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11 May 2018

Australia Council grants to Chan, Ford, Grabowsky, Luebbers


Sound artist Jim Denley will feature in a concert series funded by an Australia Council grant Image: Sound artist Jim Denley will feature in a concert series funded by an Australia Council grant  

New works by and projects involving many of AMC's Represented and Associate artists have been supported through the Australia Council for the Arts' most recent funding round.

'Extended Play' new music marathon, curated by Lyle Chan, received $50,000; Andrew Ford's song cycle for Halcyon and groups in Ireland, Sweden and Norway, to poems from Australia, Sweden and the British Isles, got $19,000; Paul Grabowsky's collaboration with Japanese artists 'Gravity Project' received $28,500; and Johannes Luebbers secured a grant of $14,000 for a project involving his Dectet. Robbie Avenaim's $20,000 grant goes towards a concert series featuring Jim Denley and Carolyn Connors, for persons living with disability and their families. Flinders Quartet received $23,000 for programs including works by Andrew Ford, Iain Grandage and Stuart Greenbaum, and Southern Cross Soloists $36,000 towards a concert series featuring works by Matthew Hindson, Bryony Marks and Lachlan Skipworth.

Sydney Conservatorium's International Jazz Festival secured $14,000 towards this year's event featuring Judy Bailey, Jonathan Zwartz, Stu Hunter, Mike Nock, Andrea Keller and Barney McAll. Jazz bassist Ross McHenry received $21,000 to record a new album in New York with Eric Harland and Matthew Sheens, and WA jazz singer Elizabeth Hoyt $10,000 for an album of 12 new compositions by Australian female composers.

Chris Latham's 'Diggers Requiem Young Artists Program', built around works by composers including Elena Kats-Chernin, Richard Mills and Ross Edwards, got a $30,000 grant. Also funded were the 'Hidden Sounds - Sounds in Motion' series by Clocked Out; 'Music Might Happen: A Sonic Labyrinth' project for young audiences by Aviva Endean and Justin Marshall; a collaborative work by percussionist Claire Edwardes and dancer Richard Cilli; and a new work Field Sever Points by Matthias Schack-Arnott. Rubiks Collective received funding towards a trip to Darmstadt, and Genevieve Lacey for a project developing a sustainable business model for independent artists.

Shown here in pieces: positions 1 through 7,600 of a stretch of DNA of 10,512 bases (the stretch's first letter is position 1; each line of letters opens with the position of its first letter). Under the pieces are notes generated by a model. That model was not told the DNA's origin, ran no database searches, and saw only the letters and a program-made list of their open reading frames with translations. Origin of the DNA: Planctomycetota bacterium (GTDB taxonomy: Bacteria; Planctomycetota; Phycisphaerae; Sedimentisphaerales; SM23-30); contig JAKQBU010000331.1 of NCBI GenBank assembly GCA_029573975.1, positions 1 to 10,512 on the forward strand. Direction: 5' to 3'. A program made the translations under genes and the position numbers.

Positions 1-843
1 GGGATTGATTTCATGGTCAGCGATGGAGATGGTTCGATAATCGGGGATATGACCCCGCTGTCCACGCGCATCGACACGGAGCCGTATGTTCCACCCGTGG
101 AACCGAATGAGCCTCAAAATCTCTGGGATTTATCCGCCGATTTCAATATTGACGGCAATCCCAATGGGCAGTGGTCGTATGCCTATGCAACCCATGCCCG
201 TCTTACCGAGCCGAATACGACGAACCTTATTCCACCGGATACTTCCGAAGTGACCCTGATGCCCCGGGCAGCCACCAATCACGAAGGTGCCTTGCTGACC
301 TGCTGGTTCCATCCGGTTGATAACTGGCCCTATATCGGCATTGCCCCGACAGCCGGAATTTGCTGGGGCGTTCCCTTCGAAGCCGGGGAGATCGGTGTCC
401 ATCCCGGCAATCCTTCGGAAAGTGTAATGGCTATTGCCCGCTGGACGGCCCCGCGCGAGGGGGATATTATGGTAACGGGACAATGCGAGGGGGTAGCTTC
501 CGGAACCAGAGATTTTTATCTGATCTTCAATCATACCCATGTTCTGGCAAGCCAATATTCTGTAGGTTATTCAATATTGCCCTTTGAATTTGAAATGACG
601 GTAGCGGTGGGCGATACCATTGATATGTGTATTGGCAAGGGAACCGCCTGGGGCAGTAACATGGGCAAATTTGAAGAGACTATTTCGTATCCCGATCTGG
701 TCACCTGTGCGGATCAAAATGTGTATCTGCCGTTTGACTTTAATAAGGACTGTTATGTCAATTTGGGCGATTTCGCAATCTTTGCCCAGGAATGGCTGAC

Major grants to music organisations and initiatives included $80k to the Peggy Glanville Hicks Trust (to continue the Prelude network of residencies for Australian composers); $75k to the Melbourne Electronic Sound Studio MESS (for operations); $31k to Speak Percussion (for the final development of Polar Force - also a 2017 Art Music Fund grant recipient); $56k to ELISION Ensemble (for performances in Taiwan, Germany, Mexico, Japan, the USA and Australia); and $30k to Tura New Music (for the 2018 WA Narli Touring Project). Smaller grants for tours featuring Australian work were given to Sirens Big Band and The Australian Voices.

All in all, 222 projects by 133 individual artists, 30 groups, and 59 arts organisations received support, totalling $6.8 million across different art forms and categories (Aboriginal and Torres Strait Islander arts, community arts and cultural development, dance, emerging and experimental arts, literature, multi-art form, music, theatre and visual arts). Close to 30% per cent of applications came from people applying for the first time - a total of 1,336 applications were received. Over 20 peers participated in the assessment process.

> For a full list of grant recipients, see the grants list on the Australia Council for the Arts website (search by decision date 24 April to get the full list with all art forms).

> Applications for the second round of funding in 2018 close on 5 June - for details, see the Australia Council website.



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The usual suspects.

With a couple of exceptions, we see the usual suspects getting the OzCow dosh. Mostly, in the art-music milieu, it's a parade of neoconservatives - musical necrophiliacs (as evinced by the Diggers' Requiem thing). I thought the Australia Council existed to support innovation, not its antithesis. If this is what's being officially financed, I view the future of Australian art music with great trepidation.